How Apple Watch apps’ death spiral nearly killed my iPhone app


Developing watch apps ain't easy
Developing watch apps ain't easy
Photo: Graham Bower/Cult of Mac

Two years ago, my partner and I launched an Apple Watch app to complement our iPhone fitness app. Little did we know that our embrace of Apple’s smartwatch would threaten the very existence of the gym app we’d been developing since 2012.

Each year since we launched Reps & Sets, we updated it to keep up-to-speed with all the cool new features Apple rolled out at its Worldwide Developers Conference. That all changed last year, though. That’s when we discovered that, by adding support for Apple Watch, we had inadvertently taken a poison pill that could effectively kill our iPhone app.

It doesn’t have to be this way. With a few key changes, Apple could turns things around and reinvigorate the Apple Watch app ecosystem.

Why most developers are scrapping their Watch apps

When we started developing Reps & Sets, we hoped it would earn us millions. That never happened. In reality, all the revenue it ever generated we spent on developers.

But we stuck at it, because as a hobby project it’s kinda fun. Plus, along the way I’ve learned a lot, from nice things like UX design to ghastly stuff like provisioning profiles.

However, after getting the Apple Watch app up and running, Apple made changes that left us in a horrible position. All development on our iPhone app immediately ground to a halt as we scrambled to deal with the new reality.

I knew we were not alone in having trouble with our Apple Watch app. Much bigger and better developers than us had already thrown in the towel. Instapaper is only the latest. Twitter, Instagram, Google Maps, Amazon, eBay, Lyft, Slack and TripAdvisor are just some of the big names that have abandoned the platform.

But I also knew that our problems were somewhat different from those companies’.

In most of these cases, the trouble is that they developed their Apple Watch apps for watchOS 1. Back then, Watch apps were “non-native.” While the user interface ran on your watch, all the rest of the app functionality got offloaded onto your iPhone.

This approach resulted in a rather clunky user experience. So Apple added support for native apps in watchOS 2 in 2015. This year, Apple is withdrawing support for non-native apps in watchOS 5.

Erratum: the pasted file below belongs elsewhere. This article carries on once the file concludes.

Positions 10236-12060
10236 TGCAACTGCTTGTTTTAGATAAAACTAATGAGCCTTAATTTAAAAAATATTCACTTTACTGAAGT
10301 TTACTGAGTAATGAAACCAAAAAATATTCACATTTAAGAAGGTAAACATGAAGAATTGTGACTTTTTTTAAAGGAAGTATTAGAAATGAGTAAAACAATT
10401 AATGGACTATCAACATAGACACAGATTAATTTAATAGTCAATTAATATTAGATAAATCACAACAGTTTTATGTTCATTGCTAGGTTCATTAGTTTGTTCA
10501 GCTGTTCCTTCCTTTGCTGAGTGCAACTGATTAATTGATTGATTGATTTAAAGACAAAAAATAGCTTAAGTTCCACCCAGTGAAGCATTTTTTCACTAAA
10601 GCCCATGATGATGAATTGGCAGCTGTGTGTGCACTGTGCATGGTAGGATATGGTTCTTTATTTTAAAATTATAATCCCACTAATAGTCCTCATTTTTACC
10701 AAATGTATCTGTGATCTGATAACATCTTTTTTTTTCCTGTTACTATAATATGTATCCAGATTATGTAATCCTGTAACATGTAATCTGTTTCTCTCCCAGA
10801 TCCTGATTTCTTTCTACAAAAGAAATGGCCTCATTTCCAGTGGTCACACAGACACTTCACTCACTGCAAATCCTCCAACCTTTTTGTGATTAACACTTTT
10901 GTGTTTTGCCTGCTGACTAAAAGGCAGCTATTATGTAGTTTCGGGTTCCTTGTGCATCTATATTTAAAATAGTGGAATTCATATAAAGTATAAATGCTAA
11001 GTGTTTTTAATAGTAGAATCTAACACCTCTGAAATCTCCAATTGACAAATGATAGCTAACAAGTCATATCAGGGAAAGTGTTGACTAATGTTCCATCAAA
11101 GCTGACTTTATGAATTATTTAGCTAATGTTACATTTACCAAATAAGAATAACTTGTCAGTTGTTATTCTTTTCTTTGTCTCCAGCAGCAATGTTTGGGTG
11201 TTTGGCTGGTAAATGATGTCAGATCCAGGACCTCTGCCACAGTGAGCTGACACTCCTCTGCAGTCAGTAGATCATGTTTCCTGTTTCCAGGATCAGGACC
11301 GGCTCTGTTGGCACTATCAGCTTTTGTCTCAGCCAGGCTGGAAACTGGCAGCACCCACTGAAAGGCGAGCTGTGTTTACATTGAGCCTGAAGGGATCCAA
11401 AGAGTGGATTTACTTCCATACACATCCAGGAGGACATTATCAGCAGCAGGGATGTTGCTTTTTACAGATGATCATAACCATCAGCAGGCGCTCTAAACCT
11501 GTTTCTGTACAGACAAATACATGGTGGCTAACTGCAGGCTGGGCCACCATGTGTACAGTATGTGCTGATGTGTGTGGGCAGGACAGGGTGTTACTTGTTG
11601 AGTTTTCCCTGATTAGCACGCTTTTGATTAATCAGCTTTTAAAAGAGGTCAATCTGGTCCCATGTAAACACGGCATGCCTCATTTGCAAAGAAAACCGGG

That means developers who quickly embraced the platform are now being punished for their support. They must either completely redevelop their watch apps, or scrap them altogether. It seems most of these early adopters have opted for the latter.

Our Apple Watch problem was different — and far worse

Luckily for us, we’d been late to jump on the Apple Watch bandwagon, so our watch app was already native. But watchOS 4 still gave us a headache. One so big, in fact, that it didn’t just threaten the future of our watch app. It brought development of our iPhone app to a crashing halt as well.

Without getting into the boring technical details — which, to be honest, I barely understand myself — Apple made some changes to the way it handles notifications. As a result, when the app was compiled with Xcode 9 (Apple’s platform for developers), notifications were not delivered to the watch when our app was running.

Apple’s techies no doubt had some very good reasons for changing the notification system, so you could say it was our fault for still relying on an out of date framework. But Cupertino could have done a lot more to help us. The changes in Xcode 9 made the old notification system behave in surprising and undocumented ways. It took plenty of trial and error to work out what was going on.

Fixing this problem involved some serious changes to our code. And not just for the Apple Watch app, but for the iPhone app as well. And until we completed that work on notifications, we could not publish any other updates to the App Store.

This was incredibly frustrating. We were all ready to go with an update that added support for the iPhone X last fall. But we couldn’t publish it, because if we did, it would break our Apple Watch app.

Fitness is one of the few categories where third-party Watch apps are genuinely useful
Fitness is one of the few categories where third-party Watch apps are genuinely useful.
Photo: Graham Bower/Cult of Mac

Why we couldn’t scrap our Apple Watch app

It was tempting to just scrap the Watch app altogether and move on, as so many other developers have done. But in our case, it was not so simple.